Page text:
It's easy to find a male pipe threader, but female....???
Romeo
What you are looking for is a 3/4"-24 NPT pipe tap.

They can be found at ACE Hardware, Home Depot, Lowes, etc.........
OR here:
3/4"-14 NPT Carbon Steel Pipe Tap| DrillsandCutters.com

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Old 12-03-2013, 06:08 PM   #7
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Romeo
What you are looking for is a 3/4"-24 NPT pipe tap.

They can be found at ACE Hardware, Home Depot, Lowes, etc.........
OR here:
3/4"-14 NPT Carbon Steel Pipe Tap| DrillsandCutters.com

Mel
Well your're not going to believe me but I tried all those places and also Graingers and no one had them. I even searched the internet and did find one for something like $90. I guess I will have to try again, and maybe order from the link you provided... thanks.
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Old 12-05-2013, 03:12 PM   #8
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Well your're not going to believe me but I tried all those places and also Graingers and no one had them. I even searched the internet and did find one for something like $90. I guess I will have to try again, and maybe order from the link you provided... thanks.

I used one of these...$10 at Harbor Freight..worked like a charm..:

Shower Valve Socket Wrench Set
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Old 12-05-2013, 03:35 PM   #9
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I used one of these...$10 at Harbor Freight..worked like a charm..:
Shower Valve Socket Wrench Set
Turbofans
How in the world did you restore/chase the 3/4"-24 pipe threads in your WH drain/anode fitting with a Shower Valve Socket?
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Old 12-05-2013, 03:40 PM   #10
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Quote:
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I used one of these...$10 at Harbor Freight..worked like a charm..:

Shower Valve Socket Wrench Set
I have that same set. Believe me, they do not have the strength to remove a frozen drain plug.
koresample - as said, you need a 1 and 1/16 inch socket. Make sure it is 1/2 inch drive, with a 3 inch extension and a 1/2 inch breaker bar.
PB Blaster is a good soak to help break the rust loose.
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Old 12-05-2013, 03:48 PM   #11
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When you do get it out be sure to wrap the new threads really good with teflon tape and the next time you go to pull it ........Easy.
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Old 12-05-2013, 04:44 PM   #12
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Turbofans
How in the world did you restore/chase the 3/4"-24 pipe threads in your WH drain/anode fitting with a Shower Valve Socket?
Mel
'96 Safari
I think he misunderstood what we were referring to... "thread chaser".
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Old 12-05-2013, 05:00 PM   #13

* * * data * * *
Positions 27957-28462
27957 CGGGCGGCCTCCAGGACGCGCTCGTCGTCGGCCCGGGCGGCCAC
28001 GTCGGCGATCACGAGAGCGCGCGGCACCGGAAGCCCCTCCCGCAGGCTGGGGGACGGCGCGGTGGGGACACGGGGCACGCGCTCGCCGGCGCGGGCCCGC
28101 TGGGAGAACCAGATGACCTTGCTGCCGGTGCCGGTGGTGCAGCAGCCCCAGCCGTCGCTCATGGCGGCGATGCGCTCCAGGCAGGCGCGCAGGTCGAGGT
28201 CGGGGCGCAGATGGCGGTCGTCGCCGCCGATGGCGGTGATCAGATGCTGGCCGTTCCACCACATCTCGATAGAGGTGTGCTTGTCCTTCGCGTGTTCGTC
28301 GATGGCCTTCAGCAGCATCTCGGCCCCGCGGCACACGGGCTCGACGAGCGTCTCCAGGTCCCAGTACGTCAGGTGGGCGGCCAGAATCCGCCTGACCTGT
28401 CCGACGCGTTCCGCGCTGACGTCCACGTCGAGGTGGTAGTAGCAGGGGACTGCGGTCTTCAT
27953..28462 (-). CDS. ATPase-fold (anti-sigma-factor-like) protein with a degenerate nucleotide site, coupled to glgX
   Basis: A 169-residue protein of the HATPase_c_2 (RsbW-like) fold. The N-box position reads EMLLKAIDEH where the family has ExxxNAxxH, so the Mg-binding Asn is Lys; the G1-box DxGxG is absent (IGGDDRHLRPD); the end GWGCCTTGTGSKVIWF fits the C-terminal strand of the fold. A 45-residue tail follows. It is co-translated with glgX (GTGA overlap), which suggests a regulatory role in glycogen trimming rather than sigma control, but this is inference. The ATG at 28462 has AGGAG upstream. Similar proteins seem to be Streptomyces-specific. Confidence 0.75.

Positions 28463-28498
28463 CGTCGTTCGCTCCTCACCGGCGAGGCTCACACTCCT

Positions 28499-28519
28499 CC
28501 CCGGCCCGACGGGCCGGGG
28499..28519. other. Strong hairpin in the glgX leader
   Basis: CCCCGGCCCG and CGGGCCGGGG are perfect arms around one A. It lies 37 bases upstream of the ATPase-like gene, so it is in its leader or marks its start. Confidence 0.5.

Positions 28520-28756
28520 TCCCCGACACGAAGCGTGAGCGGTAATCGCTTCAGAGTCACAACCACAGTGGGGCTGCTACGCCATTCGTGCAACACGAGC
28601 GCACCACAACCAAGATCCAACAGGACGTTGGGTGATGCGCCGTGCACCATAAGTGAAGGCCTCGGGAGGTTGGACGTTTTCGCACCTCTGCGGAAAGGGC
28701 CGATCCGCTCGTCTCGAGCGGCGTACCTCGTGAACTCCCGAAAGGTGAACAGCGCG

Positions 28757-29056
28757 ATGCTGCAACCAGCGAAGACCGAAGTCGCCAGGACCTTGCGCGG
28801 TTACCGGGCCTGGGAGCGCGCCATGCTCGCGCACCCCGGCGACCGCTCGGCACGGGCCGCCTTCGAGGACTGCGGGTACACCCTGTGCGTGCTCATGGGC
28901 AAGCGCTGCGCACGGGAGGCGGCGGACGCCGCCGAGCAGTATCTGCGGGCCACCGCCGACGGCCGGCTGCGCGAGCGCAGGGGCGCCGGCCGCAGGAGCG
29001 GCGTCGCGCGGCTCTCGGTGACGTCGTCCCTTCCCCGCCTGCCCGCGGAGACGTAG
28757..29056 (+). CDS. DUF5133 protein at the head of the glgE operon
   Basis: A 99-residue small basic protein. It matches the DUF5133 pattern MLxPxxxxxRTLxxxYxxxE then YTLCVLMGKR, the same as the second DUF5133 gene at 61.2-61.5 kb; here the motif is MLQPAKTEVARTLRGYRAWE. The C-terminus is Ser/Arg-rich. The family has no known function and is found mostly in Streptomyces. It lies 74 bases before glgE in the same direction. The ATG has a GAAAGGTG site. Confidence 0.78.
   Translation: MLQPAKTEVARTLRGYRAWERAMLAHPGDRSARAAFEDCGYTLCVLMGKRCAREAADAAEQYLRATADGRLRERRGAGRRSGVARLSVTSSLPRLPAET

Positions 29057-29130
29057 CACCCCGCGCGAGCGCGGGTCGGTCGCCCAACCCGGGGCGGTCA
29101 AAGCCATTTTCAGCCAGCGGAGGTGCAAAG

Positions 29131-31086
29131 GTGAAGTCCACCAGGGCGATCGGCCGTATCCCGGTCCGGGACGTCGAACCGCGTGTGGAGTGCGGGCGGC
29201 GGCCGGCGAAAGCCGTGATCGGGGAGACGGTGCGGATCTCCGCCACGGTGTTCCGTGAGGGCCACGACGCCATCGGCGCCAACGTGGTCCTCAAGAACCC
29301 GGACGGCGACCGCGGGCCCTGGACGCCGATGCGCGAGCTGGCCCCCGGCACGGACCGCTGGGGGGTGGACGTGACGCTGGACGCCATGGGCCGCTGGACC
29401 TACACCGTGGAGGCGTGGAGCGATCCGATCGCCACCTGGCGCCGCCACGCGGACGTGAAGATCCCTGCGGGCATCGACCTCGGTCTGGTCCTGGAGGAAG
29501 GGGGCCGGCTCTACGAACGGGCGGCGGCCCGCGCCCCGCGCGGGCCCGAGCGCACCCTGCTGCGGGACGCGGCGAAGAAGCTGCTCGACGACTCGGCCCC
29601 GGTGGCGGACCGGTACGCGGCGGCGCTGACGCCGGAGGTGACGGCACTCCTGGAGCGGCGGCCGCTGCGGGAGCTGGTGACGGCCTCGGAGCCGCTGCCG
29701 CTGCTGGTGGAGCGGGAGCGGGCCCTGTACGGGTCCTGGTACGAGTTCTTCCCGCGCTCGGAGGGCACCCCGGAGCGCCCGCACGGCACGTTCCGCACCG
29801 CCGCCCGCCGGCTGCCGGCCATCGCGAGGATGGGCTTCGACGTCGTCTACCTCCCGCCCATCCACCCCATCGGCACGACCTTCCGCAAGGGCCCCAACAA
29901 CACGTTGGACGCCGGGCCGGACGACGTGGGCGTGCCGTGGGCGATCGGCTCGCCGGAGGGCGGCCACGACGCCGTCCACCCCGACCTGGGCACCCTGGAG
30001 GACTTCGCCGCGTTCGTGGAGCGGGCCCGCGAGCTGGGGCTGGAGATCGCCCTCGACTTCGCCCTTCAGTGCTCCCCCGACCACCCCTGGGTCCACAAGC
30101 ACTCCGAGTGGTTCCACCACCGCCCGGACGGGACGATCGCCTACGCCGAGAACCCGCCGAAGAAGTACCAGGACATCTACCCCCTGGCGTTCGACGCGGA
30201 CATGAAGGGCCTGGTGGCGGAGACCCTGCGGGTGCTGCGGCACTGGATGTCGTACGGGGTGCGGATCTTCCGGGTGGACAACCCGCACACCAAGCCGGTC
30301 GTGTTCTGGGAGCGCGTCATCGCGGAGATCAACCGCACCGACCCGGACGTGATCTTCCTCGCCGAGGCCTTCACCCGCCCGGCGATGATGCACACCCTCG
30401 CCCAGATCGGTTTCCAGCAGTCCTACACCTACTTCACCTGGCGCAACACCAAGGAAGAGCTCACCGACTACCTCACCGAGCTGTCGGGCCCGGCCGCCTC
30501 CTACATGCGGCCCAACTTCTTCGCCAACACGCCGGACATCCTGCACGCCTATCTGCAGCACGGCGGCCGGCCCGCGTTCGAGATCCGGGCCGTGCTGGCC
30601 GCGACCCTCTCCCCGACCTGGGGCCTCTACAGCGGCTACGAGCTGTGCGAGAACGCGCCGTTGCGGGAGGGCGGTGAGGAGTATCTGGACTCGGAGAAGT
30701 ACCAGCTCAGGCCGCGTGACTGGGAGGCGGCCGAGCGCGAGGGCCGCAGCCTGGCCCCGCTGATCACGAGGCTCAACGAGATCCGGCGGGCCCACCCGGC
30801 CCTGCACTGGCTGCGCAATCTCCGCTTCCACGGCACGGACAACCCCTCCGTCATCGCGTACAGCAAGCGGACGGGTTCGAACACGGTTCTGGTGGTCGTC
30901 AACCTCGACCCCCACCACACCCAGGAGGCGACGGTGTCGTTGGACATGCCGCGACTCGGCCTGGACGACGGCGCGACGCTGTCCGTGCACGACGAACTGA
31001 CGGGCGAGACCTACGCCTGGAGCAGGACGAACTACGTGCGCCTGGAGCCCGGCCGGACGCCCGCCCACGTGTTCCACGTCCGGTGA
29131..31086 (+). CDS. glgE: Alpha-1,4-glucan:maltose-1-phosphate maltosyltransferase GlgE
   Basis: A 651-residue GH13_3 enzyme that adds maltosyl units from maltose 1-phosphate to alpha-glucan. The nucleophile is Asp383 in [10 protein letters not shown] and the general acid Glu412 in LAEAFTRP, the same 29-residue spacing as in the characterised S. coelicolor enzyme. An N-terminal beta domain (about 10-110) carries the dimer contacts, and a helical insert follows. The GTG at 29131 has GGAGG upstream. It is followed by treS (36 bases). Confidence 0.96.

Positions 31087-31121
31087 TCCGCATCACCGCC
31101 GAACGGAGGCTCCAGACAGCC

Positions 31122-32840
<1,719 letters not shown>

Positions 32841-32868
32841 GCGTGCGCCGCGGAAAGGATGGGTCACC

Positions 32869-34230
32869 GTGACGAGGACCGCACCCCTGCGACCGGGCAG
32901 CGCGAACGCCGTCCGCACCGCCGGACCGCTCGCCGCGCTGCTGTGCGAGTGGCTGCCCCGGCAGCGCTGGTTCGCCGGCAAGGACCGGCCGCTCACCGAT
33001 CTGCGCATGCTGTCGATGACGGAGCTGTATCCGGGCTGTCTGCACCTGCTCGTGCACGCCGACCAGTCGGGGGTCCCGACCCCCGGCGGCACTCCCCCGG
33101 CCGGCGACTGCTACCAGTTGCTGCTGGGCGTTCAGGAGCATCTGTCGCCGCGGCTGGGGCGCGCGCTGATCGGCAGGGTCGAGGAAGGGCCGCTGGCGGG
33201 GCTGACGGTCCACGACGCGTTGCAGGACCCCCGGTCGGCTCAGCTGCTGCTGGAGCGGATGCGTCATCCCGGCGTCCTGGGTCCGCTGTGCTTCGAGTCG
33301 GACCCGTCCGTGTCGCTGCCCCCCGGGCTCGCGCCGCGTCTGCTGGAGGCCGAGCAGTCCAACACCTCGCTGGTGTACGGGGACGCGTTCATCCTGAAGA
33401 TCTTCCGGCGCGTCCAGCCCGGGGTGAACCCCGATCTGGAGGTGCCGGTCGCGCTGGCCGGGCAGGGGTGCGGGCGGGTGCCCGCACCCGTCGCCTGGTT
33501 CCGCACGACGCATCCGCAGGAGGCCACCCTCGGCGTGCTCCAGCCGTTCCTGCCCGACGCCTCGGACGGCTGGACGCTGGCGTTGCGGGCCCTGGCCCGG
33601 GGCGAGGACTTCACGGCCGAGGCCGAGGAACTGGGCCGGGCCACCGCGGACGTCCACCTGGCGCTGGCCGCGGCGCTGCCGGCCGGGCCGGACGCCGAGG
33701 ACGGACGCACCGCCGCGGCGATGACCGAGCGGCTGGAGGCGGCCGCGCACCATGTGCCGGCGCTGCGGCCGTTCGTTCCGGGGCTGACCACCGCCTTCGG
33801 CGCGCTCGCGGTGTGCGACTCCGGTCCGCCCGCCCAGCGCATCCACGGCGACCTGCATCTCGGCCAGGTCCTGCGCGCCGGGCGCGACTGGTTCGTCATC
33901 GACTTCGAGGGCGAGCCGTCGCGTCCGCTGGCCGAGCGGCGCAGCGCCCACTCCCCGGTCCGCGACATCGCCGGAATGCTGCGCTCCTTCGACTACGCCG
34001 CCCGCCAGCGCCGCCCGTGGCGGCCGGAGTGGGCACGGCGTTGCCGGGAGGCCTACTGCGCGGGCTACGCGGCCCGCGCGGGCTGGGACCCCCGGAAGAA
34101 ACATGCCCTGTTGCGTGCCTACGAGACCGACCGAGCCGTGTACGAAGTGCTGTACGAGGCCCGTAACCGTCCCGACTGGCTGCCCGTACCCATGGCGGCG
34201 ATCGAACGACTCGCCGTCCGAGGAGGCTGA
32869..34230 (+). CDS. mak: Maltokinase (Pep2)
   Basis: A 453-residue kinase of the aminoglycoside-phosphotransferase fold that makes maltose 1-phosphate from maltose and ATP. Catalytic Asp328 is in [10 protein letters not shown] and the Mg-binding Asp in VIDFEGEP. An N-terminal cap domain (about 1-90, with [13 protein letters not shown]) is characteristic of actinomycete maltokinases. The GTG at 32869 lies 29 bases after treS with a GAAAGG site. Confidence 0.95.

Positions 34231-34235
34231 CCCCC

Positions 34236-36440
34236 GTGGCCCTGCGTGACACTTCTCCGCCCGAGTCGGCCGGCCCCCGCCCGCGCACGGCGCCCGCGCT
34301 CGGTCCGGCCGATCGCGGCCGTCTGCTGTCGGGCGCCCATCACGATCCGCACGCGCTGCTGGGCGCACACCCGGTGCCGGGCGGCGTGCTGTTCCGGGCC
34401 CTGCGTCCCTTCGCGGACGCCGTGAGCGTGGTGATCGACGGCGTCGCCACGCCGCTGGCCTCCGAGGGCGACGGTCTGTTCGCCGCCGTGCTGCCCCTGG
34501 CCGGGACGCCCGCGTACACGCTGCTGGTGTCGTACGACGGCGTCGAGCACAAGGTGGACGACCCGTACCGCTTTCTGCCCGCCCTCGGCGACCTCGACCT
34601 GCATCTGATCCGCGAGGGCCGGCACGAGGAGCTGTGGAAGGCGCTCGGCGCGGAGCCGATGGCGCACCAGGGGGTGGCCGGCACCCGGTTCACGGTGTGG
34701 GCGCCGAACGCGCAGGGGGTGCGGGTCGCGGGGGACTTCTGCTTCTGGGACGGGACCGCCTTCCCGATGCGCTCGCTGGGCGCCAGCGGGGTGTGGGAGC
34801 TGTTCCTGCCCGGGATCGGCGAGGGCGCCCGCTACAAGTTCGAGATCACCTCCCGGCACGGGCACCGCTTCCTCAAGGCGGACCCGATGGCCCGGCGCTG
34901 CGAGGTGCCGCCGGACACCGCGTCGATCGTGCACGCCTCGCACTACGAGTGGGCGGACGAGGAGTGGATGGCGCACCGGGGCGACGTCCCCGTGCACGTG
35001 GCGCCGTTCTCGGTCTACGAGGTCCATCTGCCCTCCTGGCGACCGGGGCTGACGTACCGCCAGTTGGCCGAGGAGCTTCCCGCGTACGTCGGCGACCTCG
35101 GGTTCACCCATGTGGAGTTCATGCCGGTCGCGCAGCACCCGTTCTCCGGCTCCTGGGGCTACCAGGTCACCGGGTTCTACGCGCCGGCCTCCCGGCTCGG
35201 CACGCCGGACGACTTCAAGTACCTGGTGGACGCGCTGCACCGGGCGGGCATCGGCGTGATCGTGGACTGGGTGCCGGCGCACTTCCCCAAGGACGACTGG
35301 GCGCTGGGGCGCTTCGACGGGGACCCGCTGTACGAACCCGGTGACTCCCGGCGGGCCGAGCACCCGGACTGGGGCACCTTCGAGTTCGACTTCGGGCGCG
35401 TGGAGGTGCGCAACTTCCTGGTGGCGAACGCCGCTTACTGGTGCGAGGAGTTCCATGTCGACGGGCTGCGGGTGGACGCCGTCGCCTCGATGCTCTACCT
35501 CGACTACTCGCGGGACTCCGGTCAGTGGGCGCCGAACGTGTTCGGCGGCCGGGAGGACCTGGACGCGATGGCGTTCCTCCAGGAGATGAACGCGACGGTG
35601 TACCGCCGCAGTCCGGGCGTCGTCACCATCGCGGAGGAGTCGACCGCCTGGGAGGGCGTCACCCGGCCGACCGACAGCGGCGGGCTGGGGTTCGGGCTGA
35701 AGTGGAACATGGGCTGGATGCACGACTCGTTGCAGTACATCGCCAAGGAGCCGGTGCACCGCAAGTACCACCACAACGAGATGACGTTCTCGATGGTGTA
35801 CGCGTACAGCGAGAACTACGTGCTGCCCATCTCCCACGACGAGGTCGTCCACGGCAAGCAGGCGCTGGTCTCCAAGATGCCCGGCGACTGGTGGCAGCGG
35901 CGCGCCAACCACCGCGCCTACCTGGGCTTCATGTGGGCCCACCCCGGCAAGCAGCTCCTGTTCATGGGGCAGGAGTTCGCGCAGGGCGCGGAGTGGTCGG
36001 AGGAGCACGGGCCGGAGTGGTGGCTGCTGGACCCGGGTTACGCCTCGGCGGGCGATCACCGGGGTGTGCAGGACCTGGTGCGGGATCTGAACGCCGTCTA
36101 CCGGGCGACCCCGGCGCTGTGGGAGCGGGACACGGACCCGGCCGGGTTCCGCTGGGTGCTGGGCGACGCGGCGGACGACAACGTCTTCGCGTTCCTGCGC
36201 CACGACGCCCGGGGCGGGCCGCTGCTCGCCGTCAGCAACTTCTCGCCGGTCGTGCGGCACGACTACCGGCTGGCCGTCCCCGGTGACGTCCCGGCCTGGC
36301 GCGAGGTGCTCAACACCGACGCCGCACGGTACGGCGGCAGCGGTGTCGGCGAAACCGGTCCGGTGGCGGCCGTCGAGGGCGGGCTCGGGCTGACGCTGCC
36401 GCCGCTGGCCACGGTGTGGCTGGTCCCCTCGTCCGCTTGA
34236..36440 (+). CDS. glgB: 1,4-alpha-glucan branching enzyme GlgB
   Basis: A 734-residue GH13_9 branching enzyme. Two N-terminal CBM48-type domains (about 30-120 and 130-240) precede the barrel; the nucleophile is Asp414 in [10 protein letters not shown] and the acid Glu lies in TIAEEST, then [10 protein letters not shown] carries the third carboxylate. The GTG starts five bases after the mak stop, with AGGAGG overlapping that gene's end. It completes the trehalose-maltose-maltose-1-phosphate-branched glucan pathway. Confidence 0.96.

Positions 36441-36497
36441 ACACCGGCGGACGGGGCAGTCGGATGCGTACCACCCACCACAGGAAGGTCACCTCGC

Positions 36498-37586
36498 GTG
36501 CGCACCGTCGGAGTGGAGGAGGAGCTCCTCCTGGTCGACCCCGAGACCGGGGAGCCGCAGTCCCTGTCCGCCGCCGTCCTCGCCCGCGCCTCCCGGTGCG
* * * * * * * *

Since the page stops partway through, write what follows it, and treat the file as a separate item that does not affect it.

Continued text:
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The Suburban water heater rod replacement

Do not over wrap the threaded end all with tape, the rod electrolysis will not work, the threads need to make contact with the threads of tank liner.
After install take a meter with the buzzer or tone setting and put one lead on nut cap and the other on tank liner threads. you should get a tone.
If you do not get it than remove some of the tape, one half of the threads should do it with tape.
Because of possible rust I have always used di-electric grease on my threads and never had a problem removing the rod.
You will be checking the rod every time you winterize your coach and draining the water heater if your a warm weather person better do it on annual spring check up of systems in coach.
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Old 12-05-2013, 06:13 PM   #14
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Quote:
Originally Posted by 007";1833794]Do not over wrap the [URL="http://www.rvecafe.com/ano.html
threaded end all with tape[/URL], the rod electrolysis will not work, the threads need to make contact with the threads of tank liner.
After install take a meter with the buzzer or tone setting and put one lead on nut cap and the other on tank liner threads. you should get a tone.
If you do not get it than remove some of the tape, one half of the threads should do it with tape.
Because of possible rust I have always used di-electric grease on my threads and never had a problem removing the rod.
You will be checking the rod every time you winterize your coach and draining the water heater if your a warm weather person better do it on annual spring check up of systems in coach.
Since a dielectric grease has insulating characteristics, I would think that a metal-flake infused anti-seize compound would work better. It comes in Nickel, Copper, Aluminum versions. I have some Nickel and Copper but haven't used it yet. I originally had it to use when connection antenna tubing to preserve conduction between the tubing sections and preclude corrosion. I was going to wait until I could clean the thread with a thread chaser before I tried it. I also was not sure how good it was to use on potable water fittings.